I'm a big fan of sending the email. It acknowledges the disappointment or loss, but gives them the control over when they open and read it.

Dora said...

That is such an awesome answer. Nothing I can add to that, 'cept brava!

Vintage Mommyh said...

I agree that silence and denying are much more hurtful than an "extra" I'm sorry could ever be.

A note, an email, a message all allow the recipient to control when they want to hear from you, but let them know you're thinking of them.

Hez said...

Agree with the email and/or a card. Both are something that can be opened up and read again at 2 in the morning when things are feeling extraordinarily yucky.

And I'm a huge fan of going out for drinks if the friend is up for it. My failed IVF culminated with a negative beta on my birthday... Long story short, I look back on that day with a whole lot of love in my heart for the friends who were willing to be there when it really, truly counted.

Cassandra said...

I second the comments that unless you are a close friend, email or card is better than phone call or in-person visit. Easier to modulate emotions that way.

Mel, only you would bring up that Twilight Zone episode! I love it.

Happy Anniversary to you and Josh!

luna said...

just call me scarlet. you know, with a letter branding me.

also a big fan of email.

Brenda said...

I third, or fourth the email/note advice. I've also found that pregnancy announcements are easier to take in an email. Great advice as always Mel.

chicklet said...

My preference is always the email or text, so I can deal with it in my own way/time. Sometimes even a phonecall with a mention of it - although well-intentioned - makes me want to get off the phone and shoot something. Not shoot them, but something, anything, because I personally get so tired of people being sorry for me, that I'm the one people are sorry for. It's not their fault I feel this way, these are my own issues with it, but sometimes I really REALLY don't want to talk about it, even with my bestest friend, so for me, the email or text is perfect. It shows me they know, they cared enough to acknowledge it, but they gave me my space and did it in a way I like.

nonlineargirl said...

For me, I would always prefer "I am so sorry" than silence. I was pretty open about the process I went through, so a fair number of people knew.

Someone who doesn't tell a lot of people may not want to hear sympathy comments, but if she was open about going through it, I say tell her you are sorry it didn't work.

Smiling said...

what a great post.. It is spurring me to write a post on an example of what your employer SHOULD NOT ever every do.

"Those grieving don't forget to grieve."

So true.

As for support, I have really appreciated text messages (outside of office hours). It is short and sweet, easy to respond to, and I can I can glance through the little bite sized support where ever I go on my phone. If I tear up, I don't try to be strong in front of someone.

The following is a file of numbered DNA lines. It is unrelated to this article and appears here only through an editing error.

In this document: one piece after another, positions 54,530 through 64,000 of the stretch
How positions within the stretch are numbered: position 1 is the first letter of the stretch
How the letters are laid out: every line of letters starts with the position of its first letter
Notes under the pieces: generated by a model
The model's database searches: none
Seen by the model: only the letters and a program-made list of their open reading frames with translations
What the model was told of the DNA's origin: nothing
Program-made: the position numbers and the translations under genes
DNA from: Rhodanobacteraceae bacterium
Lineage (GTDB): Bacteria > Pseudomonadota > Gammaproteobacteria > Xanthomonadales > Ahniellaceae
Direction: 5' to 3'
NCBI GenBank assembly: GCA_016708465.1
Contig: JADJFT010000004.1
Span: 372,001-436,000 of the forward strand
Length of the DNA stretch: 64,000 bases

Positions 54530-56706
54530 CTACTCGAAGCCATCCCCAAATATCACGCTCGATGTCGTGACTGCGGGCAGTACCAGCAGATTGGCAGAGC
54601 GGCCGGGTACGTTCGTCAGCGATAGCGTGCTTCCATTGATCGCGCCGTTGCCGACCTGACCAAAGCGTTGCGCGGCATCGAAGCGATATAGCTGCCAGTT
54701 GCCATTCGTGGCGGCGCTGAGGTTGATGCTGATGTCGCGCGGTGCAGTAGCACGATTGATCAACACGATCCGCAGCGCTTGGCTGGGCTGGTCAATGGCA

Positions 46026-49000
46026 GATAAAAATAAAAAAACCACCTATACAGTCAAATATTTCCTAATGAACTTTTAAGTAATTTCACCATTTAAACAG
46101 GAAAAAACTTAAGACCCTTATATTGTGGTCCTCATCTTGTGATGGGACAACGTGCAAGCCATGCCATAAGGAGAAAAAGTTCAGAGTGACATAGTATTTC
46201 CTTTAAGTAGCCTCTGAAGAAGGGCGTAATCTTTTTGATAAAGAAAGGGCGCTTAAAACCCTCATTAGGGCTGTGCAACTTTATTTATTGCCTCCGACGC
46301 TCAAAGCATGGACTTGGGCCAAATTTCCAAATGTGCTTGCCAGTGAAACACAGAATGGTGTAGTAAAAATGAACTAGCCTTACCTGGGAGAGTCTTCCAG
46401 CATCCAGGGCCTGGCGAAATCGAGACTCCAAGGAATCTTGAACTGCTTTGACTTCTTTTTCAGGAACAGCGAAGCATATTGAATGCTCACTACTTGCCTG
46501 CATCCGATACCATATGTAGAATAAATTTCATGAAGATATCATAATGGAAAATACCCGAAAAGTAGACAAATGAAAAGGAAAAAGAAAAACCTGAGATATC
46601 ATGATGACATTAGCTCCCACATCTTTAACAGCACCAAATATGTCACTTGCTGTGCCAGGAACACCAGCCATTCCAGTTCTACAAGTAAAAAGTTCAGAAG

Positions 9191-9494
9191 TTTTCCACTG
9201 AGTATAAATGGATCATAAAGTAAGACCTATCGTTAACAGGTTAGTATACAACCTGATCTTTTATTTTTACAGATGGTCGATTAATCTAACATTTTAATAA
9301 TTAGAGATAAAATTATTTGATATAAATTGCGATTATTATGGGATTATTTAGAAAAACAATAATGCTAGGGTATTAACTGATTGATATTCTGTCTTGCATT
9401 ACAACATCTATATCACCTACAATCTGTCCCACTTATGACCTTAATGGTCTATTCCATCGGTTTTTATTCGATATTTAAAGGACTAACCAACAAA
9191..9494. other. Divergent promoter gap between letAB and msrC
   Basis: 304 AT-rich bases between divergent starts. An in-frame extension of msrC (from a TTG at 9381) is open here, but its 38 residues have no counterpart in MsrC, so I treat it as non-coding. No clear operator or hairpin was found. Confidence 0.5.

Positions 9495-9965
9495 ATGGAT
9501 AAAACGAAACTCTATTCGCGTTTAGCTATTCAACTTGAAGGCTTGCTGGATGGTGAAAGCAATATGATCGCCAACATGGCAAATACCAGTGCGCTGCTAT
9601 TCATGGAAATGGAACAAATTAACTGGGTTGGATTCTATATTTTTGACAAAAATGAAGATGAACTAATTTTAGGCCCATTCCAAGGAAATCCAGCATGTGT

KandiB said...

So true...silence is the worst. The only thing I'd add is to just listen. Don't offer advice or stories of people who "tried for years and it finally happened." This is her story and her life and she's lucky to have a friend who cares and who will be there for her.

Anonymous said...

Silence and denial are the worst. I think people want to help make the hurt go away that they try to add a bunch of comments to focus on the future or the positive. For example, as someone mentioned, a friend might say "This stinks but I know someone who got pregnant after she stopped trying"

Just don't. Just say That sucks. Leave it at that. All that focus on future stuff hurts so much. It just piles on more shame. Don't feel like you need to add any more. Let your friend own the suckiness, don't take it away from them. You can't. Just the simplicity of you being there, feeling the depth of just how much it sucks, means everything.

JamieD said...

I agree - email is the best option.

It hit me like a ton of bricks to read this.

"The point is that silence is usually equated with something shameful and a failed cycle is not shameful--it's sad."

It rings so true and I have never been able to give it a word but that is exactly it. It makes it feel shameful. I'm not the kind of person that wants sympathy and I sure as hell don't want advice but I desperatly needed someone to acknowledge my losses.

astral said...

We do need human contact. I used to worry too about what to say. Now I just say what my heart feels usually in a card if it's not someone I know or an email. A close friend I will visit.

Bea said...

Another good answer. Sometimes I would have just died for even a text message acknowledgement. At the same time, I didn't need to be made to go over it and over it with people, but to know that they were thinking of me and prepared to talk if I wanted... priceless.

Bea